A Group of Dancers1890
Degas familiarised himself with the practice of classical ballet through his representations of dancers in class and at rehearsal. As well as attending formal performances, he gained access to other areas behind the scenes at the Paris Opera.
These figures show Degas's skill at capturing the elegance and strength particular to ballerinas. Their discipline lingers in the postures and feet positioning as they stand, seemingly at ease, within this studio setting. The free and decorative application of paint creates complexity within the image, capturing a sense of the mystery surrounding this closed world. The placing of the figures off-centre opens up the surrounding space and the large mirror on the wall helps to make sense of the interior.
- Glossary (1 term)
A drawing material made from ground pigment bound with enough gum or resin to hold it together in a stick, often smudged on paper to produce soft, atmospheric effects.
- Glossary (3 terms)
École des Beaux-Arts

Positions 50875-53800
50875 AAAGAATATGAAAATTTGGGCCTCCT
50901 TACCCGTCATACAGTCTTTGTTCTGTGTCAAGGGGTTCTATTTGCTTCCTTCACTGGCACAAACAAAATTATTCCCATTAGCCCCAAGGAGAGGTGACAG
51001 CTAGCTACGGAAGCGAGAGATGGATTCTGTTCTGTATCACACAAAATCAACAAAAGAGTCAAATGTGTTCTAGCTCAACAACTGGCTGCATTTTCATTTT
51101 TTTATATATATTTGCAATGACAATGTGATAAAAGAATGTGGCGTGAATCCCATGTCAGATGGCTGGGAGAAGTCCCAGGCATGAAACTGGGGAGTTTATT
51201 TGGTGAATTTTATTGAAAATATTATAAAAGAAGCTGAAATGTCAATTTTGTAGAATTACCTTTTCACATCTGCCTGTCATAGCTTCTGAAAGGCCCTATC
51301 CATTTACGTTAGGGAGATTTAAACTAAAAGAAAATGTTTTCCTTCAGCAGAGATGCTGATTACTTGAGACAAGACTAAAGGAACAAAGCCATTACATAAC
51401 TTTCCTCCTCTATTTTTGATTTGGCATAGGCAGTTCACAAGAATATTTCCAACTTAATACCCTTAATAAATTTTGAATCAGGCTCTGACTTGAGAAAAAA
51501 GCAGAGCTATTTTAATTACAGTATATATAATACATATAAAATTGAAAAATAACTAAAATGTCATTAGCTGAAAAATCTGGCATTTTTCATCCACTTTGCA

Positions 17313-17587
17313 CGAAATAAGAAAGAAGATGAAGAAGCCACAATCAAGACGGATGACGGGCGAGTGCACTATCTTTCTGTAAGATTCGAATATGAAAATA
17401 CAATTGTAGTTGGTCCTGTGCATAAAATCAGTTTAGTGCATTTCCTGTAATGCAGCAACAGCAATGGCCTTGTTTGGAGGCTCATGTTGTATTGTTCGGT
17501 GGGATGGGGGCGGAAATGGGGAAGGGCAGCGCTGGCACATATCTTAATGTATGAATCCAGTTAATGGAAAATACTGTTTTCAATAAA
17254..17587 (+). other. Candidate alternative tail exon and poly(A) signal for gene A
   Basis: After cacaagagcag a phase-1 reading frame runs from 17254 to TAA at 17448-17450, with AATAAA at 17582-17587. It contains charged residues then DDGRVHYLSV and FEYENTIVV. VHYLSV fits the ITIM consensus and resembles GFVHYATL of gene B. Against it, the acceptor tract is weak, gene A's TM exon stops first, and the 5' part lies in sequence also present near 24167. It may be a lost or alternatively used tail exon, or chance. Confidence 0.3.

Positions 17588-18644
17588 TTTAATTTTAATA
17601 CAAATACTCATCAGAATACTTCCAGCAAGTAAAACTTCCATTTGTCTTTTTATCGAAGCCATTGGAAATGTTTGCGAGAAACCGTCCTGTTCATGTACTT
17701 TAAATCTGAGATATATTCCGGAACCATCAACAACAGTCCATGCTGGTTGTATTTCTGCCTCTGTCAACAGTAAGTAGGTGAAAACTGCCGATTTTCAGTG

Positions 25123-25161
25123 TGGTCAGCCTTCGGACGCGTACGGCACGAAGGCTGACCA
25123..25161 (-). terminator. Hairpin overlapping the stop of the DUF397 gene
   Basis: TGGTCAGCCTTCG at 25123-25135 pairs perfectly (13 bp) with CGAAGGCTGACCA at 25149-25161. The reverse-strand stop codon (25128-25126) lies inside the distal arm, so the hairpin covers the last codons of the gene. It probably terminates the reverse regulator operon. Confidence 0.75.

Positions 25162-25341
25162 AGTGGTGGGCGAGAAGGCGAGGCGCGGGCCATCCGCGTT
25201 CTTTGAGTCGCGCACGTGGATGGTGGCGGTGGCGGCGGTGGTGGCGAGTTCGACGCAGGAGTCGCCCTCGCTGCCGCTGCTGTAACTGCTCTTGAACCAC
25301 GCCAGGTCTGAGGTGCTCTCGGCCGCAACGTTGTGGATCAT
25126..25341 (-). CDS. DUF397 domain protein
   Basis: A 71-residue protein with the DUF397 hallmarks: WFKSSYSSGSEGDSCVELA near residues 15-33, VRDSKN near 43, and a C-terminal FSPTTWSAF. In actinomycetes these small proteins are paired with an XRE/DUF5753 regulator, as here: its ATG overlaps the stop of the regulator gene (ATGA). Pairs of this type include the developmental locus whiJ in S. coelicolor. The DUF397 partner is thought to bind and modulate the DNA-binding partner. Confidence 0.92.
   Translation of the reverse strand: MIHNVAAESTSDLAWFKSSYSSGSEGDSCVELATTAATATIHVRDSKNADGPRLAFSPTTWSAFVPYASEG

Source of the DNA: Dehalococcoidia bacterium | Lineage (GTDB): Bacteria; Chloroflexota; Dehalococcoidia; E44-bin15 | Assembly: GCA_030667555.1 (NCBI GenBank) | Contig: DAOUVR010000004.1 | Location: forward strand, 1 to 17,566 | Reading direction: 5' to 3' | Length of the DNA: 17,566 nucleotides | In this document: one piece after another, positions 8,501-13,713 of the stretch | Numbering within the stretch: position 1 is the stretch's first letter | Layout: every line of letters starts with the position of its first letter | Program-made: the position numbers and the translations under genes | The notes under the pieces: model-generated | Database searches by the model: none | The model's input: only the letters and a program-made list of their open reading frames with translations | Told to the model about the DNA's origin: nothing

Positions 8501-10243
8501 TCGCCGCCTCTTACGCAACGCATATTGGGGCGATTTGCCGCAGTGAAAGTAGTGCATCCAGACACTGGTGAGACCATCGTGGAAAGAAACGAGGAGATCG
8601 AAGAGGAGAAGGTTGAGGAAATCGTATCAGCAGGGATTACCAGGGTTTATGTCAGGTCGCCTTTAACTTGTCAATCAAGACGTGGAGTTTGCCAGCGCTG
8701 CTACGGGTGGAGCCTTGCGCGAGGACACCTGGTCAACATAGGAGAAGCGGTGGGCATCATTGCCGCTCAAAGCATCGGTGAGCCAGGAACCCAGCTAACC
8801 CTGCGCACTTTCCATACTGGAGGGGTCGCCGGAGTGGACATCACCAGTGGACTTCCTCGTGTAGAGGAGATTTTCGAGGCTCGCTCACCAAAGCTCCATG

A government art school in Paris founded in 1628. Though once under royal control, it was made independent by Napoléon III in 1863.
An influential style of painting that originated in France in the 1870s with artists such as Claude Monet, Pierre-August Renoir and Alfred Sisley. They were interested in capturing the changing effects of light, frequently exploring this through landscape scenes painted in the open air.
An image pressed or stamped onto paper or fabric. This encompasses a wide variety of techniques, usually produced in multiples, although one-off prints, known as monoprints, are also included. The term is also applied to photographic images.
- Credits Presented by Sir Alexander Maitland in memory of his wife Rosalind 1960
- Medium Oil on paper laid on canvas
- Size 46.00 x 61.20 cm (framed: 74.00 x 88.90 x 13.10 cm)